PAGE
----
What then of the silt, the polyester flower
with its small yellow leaves? What
of the black Mini Coop and the chef jacket
double breasted and the sunflowers wilting
and the coffee too creamed? This morning,
I curled into the heat of your stomach,
and just basked there, wishing for that hot
lazy sleep to keep on. I’ve resorted to
real sugar again, this oatmeal too sweet.
Saccharine, word I always hated, especially
when it came to writing. Step right
to the edge of sentimentality, then turn
around—my favorite advice. What then
of the way our bodies curve into each another
without thought? Artificial light and touch,
these granules in cloud-grey glow, crystals
no, marbles collected in a wooden bowl, take
my rocks and keep them safe, a friend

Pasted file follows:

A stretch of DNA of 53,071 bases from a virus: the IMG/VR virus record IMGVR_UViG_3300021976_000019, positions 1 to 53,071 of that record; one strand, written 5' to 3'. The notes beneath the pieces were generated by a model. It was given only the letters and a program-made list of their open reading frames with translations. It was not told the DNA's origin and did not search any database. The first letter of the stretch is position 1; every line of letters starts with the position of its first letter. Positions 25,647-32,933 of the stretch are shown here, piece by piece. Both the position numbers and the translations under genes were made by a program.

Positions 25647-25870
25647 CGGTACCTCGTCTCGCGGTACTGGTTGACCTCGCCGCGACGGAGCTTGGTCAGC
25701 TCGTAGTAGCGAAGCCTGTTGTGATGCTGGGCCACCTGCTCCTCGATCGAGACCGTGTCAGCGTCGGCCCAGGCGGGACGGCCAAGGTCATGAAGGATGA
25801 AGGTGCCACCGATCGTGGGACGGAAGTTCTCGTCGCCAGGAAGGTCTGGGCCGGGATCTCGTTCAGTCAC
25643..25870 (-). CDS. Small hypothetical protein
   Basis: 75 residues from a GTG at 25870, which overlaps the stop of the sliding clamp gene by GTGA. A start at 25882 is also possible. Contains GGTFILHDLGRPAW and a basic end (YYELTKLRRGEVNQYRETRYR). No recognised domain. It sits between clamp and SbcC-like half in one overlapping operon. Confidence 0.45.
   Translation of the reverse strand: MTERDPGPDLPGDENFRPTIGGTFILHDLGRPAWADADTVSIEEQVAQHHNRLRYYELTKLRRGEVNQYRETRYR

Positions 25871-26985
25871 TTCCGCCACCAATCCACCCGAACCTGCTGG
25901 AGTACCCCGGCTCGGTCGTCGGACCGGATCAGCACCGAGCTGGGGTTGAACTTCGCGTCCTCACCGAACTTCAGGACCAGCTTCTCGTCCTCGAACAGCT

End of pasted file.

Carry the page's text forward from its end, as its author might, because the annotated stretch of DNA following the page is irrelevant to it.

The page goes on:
said without saying. So I dug and dug
on a hike in Breckenridge, unearthed
another. Added it to the pile. Poems don’t save us.
This was always a lie. Still, I’ve kept so many.
Vincent van Gogh. Sunflowers, 1887. The Metropolitan Museum of Art.
Maryam Ghafoor is from Illinois. Her work has been published in Barnstorm Literary Journal, and she has poems forthcoming in American Poetry Review. Her Master’s thesis won the Distinguished Master’s Creative Work Award from Purdue University in 2017. She currently works as an English Instructor at Purdue.